Chancellor George Osborne warns leaving the EU would see taxes rise and further cuts to public spending…
Leaving the EU would lead to massive tax hikes and significant cuts to services, according to the Chancellor George Osborne.
Osborne warned an exit would see £15bn tax rises, an increase in fuel and alcohol duties, as well as cuts to health, education and defence budgets to the tune of £15bn.
At an event today, Osborne—alongside his predecessor Alistair Darling—said the blow to the economy will be so severe he will have no option but to backtrack on the Conservative manifesto and deliver an emergency budget to deal with the fallout—a statement which has been challenged by 57 Conservative MPs planning to block budget plans in the event of a Brexit.
Osborne said leaving was “a lose-lose situation for British families and we shouldn’t risk it.”
Darling raised concerns that an exit will result in one emergency budget after another. Both politicians delivered an “illustrative budget scorecard”, which includes measures that may have to be implemented. This includes £15bn in tax increases. This will see a 2p rise in the basic rate of income tax to 22 per cent, a 3p rise in the higher rate to 43 per cent plus a five per cent rise in the inheritance tax rate to 45p.
Furthermore, alcohol and petrol duties could increase by as much as five per cent.
Significant spending cuts would also be expected, including a two per cent decrease in health (£2.5bn), defence (£1.2bn), and education (£1.15bn). Policing, transport, and local government budgets would see a larger reduction of five per cent.
Darling warned the outcome of the referendum would have lasting impacts spanning the next “30, 40, 50 years”, determining “Britain’s place in the world for a generation and more”.
Vote Leave said the chancellor was breaking seven key Conservative pledges, which were laid out in the election manifesto. The campaign outlined what a post-Brexit Britain could look like. This included legislation to cut VAT on fuel, a boost to NHS funding, and the development of a points-based system for immigration.
Conservatives supporting a Brexit also warned that going back on manifesto promises would not only damage the credibility of the chancellor but could also see him and the Prime Minister forced out of government.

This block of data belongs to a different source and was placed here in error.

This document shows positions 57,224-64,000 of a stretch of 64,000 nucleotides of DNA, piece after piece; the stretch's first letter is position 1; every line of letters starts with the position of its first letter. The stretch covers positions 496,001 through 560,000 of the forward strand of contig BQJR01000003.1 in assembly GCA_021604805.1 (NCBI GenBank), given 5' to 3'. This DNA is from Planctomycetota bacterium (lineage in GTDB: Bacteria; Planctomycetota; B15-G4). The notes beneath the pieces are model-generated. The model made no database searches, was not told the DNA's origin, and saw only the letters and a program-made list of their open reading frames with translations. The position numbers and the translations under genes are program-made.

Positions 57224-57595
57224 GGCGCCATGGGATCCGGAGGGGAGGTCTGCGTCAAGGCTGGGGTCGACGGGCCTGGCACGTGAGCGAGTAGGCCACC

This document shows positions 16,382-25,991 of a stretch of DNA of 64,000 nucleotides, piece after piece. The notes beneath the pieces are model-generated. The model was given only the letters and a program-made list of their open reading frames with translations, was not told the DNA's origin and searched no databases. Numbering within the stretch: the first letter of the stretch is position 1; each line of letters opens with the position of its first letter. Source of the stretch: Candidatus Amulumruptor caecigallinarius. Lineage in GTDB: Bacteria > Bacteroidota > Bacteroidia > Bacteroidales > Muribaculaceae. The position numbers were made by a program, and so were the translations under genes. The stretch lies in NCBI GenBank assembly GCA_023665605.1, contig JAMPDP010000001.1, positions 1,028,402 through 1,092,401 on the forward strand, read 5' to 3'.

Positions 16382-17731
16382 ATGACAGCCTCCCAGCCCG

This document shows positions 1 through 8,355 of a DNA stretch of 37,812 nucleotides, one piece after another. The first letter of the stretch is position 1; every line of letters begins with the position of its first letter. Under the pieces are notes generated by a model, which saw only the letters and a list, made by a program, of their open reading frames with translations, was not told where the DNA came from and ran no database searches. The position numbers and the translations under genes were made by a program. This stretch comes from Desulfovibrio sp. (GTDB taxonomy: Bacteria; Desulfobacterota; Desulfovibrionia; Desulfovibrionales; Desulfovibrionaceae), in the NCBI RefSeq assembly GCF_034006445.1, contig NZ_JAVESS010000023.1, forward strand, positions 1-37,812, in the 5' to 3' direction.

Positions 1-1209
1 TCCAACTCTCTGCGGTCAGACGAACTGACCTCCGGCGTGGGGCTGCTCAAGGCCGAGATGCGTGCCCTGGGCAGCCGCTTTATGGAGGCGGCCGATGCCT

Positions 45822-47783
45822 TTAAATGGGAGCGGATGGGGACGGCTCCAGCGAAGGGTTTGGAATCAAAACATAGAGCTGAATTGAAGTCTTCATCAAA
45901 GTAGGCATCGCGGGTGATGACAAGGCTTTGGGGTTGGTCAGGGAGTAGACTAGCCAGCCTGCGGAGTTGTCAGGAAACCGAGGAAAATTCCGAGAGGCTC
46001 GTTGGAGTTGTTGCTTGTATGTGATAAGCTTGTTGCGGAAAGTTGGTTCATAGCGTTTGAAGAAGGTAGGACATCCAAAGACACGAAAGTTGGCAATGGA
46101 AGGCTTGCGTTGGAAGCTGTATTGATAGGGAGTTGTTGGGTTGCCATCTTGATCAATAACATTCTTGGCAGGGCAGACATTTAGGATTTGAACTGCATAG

Liam Fox, a former defence secretary and out campaigner, said: “A punishment budget would be rejected by both sides of the House of Commons. It would damage the chancellor’s credibility and would be putting his own position in jeopardy.
“I think the British public would react adversely to such a threat based on the chancellor being afraid they will vote the wrong way in his opinion. The in campaign are panicking – but no one will believe these hysterical prophecies of doom anymore.”
Vote Leave said in the event of a Brexit, there would need to be a new UK-EU treaty drawn up, as well as new legislative measures to span between 2016 and 2020. There would be a repeal of the 1972 European Communities Act, which gives EU law supremacy over the UK. It is expected a new settlement with the EU could be negotiated by May 2020.
Chris Grayling, the leader of the House of Commons, said: “After we vote leave, the public need to see that there is immediate action to take back control from the EU.
“We will need a carefully managed negotiation process and some major legislative changes before 2020, including taking real steps to limit immigration, to abolish VAT on fuel and tampons, and to end the situation where an international court can tell us who we can and cannot deport.”